My culture believes that the individual is the first, last, and greatest defense against the "isms" of the world, and that he can, and should avail himself of every tool in the prosecution of this defense, from soap box, to ballot box, to ammunition box.

This culture is mine. This I shall defend.

Teh E-vil

More from the forces of gloom, doom and suckage: The United States is responsible for everything bad in Korea. Ever.

I love how Mr. Ko reaches all the way back in history to 1954 to mention when the ROK-US alliance was formed, without going back just three or four more years and mentioning why the ROK-US alliance was formed. Apparently it just happened, like legacy software.

Data Blog - Ratty Data

Speaking of bad data ..

Concern is growing that banks may hiding their distress by manipulating a key financial benchmark. It's an interest rate called the LIBOR -- for London Interbank Offered Rate. May sound like a problem for London to worry about. Trouble is the LIBOR is used as the basis of millions of financial transactions around the world, including mortgages and corporate loans here in the U.S.

Nobody is saying the data is wrong, only that it might be. The implications of the benchmark being wrong are interesting - but even more so (to me) the implications of a Kedrosky Data Blog shoving out ratty data.

Thursday, April 17, 2008

John Ringo - The Last Centurion

John Ringo's fiction jacks my stuff.

He writes well. His worlds hang together - lack of internal self-consistency bugs the ned out of me.

The bad guys get theirs. The good guys, after facing adversity and obstacles, win. He gets the military right - and that ain't easy.

He doesn't do sophisticated Literature - but once in a while you just want a well written book you can chew away at. Actually for me that's most of the time.

His new book, The Last Centurion, is going to be published in August, but it's out right now in electronic form. The first nine chapters are on Baen's Free Library; it's all pretty much exposition and setup for the rest of the book. But it's all rock-and-rollin' exposition and there is a whole lot going on; a global pandemic, incompetent politicians, a new Little Ice Age.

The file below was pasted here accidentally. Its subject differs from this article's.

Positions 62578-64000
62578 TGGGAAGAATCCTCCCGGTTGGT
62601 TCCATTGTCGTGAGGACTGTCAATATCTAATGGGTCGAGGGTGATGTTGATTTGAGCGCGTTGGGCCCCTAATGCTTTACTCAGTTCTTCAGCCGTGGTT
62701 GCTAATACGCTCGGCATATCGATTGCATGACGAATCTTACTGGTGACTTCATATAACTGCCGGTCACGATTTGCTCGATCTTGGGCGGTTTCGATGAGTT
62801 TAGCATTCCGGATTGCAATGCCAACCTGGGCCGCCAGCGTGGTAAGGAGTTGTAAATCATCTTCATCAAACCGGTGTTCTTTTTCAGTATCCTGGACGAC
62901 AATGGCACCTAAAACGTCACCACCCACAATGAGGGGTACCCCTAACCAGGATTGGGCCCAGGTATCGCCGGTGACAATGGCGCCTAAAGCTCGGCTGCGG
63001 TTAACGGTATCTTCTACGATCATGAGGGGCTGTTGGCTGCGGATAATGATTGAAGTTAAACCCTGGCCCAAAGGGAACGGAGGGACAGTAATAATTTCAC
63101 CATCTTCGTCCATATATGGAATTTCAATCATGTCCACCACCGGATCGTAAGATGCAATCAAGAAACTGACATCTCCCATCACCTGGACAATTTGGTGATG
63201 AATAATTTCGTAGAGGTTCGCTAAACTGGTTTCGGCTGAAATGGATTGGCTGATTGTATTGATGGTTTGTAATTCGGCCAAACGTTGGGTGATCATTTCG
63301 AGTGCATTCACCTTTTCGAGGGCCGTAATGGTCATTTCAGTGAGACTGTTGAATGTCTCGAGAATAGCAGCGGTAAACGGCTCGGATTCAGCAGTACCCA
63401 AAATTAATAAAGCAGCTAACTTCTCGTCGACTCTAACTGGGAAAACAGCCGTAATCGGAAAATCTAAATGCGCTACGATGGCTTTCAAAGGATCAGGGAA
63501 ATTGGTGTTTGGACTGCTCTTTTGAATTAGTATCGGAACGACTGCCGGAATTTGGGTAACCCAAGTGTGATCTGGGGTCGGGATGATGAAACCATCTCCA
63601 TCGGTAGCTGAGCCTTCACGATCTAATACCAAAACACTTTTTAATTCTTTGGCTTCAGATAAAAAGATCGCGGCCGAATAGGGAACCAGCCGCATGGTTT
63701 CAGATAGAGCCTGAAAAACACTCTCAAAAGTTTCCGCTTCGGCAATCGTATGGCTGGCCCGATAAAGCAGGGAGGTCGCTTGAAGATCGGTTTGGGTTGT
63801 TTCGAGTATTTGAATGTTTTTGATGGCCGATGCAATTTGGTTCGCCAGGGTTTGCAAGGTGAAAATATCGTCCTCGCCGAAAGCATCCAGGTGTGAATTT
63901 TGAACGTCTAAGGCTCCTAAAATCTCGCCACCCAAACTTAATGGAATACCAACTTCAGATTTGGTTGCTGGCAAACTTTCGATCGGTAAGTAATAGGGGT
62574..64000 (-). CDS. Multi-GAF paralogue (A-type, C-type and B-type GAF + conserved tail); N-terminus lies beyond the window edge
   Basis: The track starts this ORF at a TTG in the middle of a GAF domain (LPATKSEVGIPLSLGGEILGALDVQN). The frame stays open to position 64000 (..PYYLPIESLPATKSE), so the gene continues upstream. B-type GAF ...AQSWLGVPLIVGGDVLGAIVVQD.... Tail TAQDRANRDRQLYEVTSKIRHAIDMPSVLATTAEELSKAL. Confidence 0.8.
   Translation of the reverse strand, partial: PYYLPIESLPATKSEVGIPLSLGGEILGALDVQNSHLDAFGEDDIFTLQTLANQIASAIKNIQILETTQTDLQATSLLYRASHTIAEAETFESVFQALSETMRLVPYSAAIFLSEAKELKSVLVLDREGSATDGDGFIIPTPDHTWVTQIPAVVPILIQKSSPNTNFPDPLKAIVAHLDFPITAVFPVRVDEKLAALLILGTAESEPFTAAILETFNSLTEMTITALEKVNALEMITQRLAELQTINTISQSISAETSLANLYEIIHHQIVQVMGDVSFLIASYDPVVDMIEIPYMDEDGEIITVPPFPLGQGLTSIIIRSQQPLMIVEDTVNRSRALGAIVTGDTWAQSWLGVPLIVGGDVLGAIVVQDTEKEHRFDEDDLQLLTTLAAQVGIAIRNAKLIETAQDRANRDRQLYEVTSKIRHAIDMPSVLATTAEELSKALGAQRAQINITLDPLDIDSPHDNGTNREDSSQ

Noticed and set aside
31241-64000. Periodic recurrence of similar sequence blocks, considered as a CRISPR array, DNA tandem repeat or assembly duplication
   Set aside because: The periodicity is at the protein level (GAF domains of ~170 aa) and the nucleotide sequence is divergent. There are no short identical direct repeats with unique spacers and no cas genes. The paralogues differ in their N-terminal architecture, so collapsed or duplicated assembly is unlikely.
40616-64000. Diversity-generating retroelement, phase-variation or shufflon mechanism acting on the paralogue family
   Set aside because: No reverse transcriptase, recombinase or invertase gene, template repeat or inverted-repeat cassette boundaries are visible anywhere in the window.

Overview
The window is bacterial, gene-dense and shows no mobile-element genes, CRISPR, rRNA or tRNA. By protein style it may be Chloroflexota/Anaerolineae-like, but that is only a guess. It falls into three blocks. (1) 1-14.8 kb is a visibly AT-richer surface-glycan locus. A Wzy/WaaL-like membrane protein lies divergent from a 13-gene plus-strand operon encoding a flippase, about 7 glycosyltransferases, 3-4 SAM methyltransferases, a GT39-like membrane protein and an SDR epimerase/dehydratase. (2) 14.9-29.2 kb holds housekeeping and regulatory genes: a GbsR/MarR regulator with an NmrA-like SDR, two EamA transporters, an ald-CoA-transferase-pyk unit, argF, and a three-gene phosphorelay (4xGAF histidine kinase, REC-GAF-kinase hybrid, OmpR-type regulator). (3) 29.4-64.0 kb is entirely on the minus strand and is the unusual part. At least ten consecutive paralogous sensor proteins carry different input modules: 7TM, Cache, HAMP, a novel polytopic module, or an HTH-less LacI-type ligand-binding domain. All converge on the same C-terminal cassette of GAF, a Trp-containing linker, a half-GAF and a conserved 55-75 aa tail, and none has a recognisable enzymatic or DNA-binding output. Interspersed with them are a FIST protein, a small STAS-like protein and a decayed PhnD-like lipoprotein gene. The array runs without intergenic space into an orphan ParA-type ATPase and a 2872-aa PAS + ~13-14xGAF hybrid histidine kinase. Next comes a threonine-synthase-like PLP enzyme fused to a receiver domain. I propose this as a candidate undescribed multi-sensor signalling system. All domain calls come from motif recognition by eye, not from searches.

No aliens coming to eradicate humanity - he's already done that - this is billed as 'A Military Thriller About an All-Too Plausible Tomorrow'.

Could. Not. Put. It. Down. Or at least not the first nine chapters. And by 'put it down' I meant 'could not stop staring at the screen and scrolling'.

Joe Bob says check it out.

Public Health - What's That?

Hey, ah - you didn't wash your hands. You need to do that when you're making food - you can make people sick.

BD: I can't wash my hands.

Beg pardon?

BD: I've got a skin condition. Allergic to soap. It happens, you know? So ... it's just out.


BD: Ya.

You're fired.

BD: Well see what the Human Rights Tribunal has to say about that, Mr. Smarty.

Oh. Dear. Lord.

No, really. Lady works at McDs for about twenty-three years, develops a reaction to soap they use. Tries to negotiate for a position where she doesn't have to wash as often. Except that's not really the way McDonald's rolls; because of national and provincial law, and because making people sick is a sub-optimal business strategy ... everyone washes their hands. A lot.

I have a lot of sympathy for the lady. Having a reaction to chemicals sucks. Not having the ability to work at a place where you want to work sucks. Lady worked at McD's for twenty plus years - she must have loved her job.

Lot of suckage.

Her employer .. well they fired her and they might have been able to avoid it, or make accommodations for her condition.